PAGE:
It is unreasonable to expect science to produce a system of ethics-ethics are a kind of highway code for traffic among mankind-and the fact that in physics atoms which were yesterday assumed to be square are now assumed to be round is exploited with unjustified tendentiousness by all who are hungry for faith; so long as physics extends our dominion over nature, these changes ought to be a matter of complete indifference to you.
There are plenty of things that are unknown, but are assumed reasonably to exist, even in the most basic sciences. Maybe 90 percent of the mass-energy in the universe is called "dark," because nobody knows what it is.
It may, indeed, be assumed that a man who loses his temper while he is speaking is endeavouring to speak the truth such as he believes it to be, and again it may be assumed that a man who speaks constantly without losing his temper is not always entitled to the same implicit faith.
I don't want to be expected to fall in passively someone else's plans for me. That's what I don't want. I don't want it assumed that I simply don't have any personal goals or wishes of my own. Or any basic competence of my own. That's what I don't want!
When a man no longer confuses himself with the definition of himself that others have given him, he is at once universal and unique. He is universal by virtue of the inseparability of his organism from the cosmos. He is unique in that he is just this organism and not any stereotype of role, class, or identity assumed for the convenience of social communication.
When some remote ancestor of ours invented the shovel, he became a giver: He could plant a tree. And when the axe was invented, he became a taker: He could chop it down. Whoever owns land has thus assumed, whether he knows it or not, the divine functions of creating and destroying plants.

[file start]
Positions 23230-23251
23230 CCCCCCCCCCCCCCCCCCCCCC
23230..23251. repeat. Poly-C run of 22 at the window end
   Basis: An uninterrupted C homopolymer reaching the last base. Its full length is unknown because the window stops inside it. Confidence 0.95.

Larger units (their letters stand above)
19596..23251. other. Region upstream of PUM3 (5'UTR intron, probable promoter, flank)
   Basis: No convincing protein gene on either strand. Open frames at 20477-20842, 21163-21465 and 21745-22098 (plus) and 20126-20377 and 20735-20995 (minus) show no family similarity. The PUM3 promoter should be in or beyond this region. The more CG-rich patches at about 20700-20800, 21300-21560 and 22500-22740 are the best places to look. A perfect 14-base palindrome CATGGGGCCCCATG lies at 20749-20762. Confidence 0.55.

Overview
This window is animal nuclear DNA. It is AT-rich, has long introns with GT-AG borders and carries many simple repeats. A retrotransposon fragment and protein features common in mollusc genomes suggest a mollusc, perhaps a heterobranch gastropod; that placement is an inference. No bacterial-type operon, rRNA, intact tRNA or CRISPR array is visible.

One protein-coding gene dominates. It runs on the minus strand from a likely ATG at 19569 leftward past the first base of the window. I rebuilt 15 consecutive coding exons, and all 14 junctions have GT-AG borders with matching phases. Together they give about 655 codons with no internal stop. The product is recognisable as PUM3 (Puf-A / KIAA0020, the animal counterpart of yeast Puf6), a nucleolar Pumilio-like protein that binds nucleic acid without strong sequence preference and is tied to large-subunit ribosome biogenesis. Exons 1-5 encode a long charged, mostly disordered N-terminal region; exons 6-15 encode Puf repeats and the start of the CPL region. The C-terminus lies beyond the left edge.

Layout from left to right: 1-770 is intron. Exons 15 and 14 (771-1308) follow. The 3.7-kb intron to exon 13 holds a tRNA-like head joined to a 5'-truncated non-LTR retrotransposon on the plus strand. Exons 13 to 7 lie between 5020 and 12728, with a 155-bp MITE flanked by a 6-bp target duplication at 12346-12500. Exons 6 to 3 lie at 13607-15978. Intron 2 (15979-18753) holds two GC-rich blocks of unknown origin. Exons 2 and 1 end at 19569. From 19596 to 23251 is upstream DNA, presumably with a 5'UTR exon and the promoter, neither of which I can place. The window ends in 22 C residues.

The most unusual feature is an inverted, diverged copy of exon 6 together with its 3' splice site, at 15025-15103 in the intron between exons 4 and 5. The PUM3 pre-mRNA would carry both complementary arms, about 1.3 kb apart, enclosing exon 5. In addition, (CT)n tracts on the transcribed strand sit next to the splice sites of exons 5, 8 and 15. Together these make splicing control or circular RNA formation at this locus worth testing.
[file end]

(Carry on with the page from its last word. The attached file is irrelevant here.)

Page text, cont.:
By the 'mud-sill' theory it is assumed that labor and education are incompatible; and any practical combination of them impossible. According to that theory, a blind horse upon a tread-mill, is a perfect illustration of what a laborer should be -- all the better for being blind, that he could not tread out of place, or kick understandingly. According to that theory, the education of laborers, is not only useless, but pernicious, and dangerous. In fact, it is, in some sort, deemed a misfortune that laborers should have heads at all.
A sermon is a valuable thing now and so impressive when you do hear a good one - and there is a lot of failure in the attempt; it's a difficult form - is because it's so seldom true now that you hear people speak under circumstances where they assume they are obliged to speak seriously and in good faith, and the people who hear them are assumed to be listening seriously and in good faith.
I have compromised down the line. I've disliked it intensely in the old days when you were trying to talk race relations and they would not allow you to talk about the legitimacies of race relations. In the old days, you didn't talk about black, you talked about Eskimo or American Indian, and the American Indian was assumed not to be a problem area.
In the past we have always assumed that the external world around us has represented reality, however confusing or uncertain, and that the inner world of our minds, its dreams, hopes, ambitions, represented the realm of fantasy, and the imagination. These roles, it seems to me, have been reversed. The most prudent and effective method of dealing with the world around us is to assume that it is a complete fiction - conversely, the one small node of reality left to us is inside of our own heads.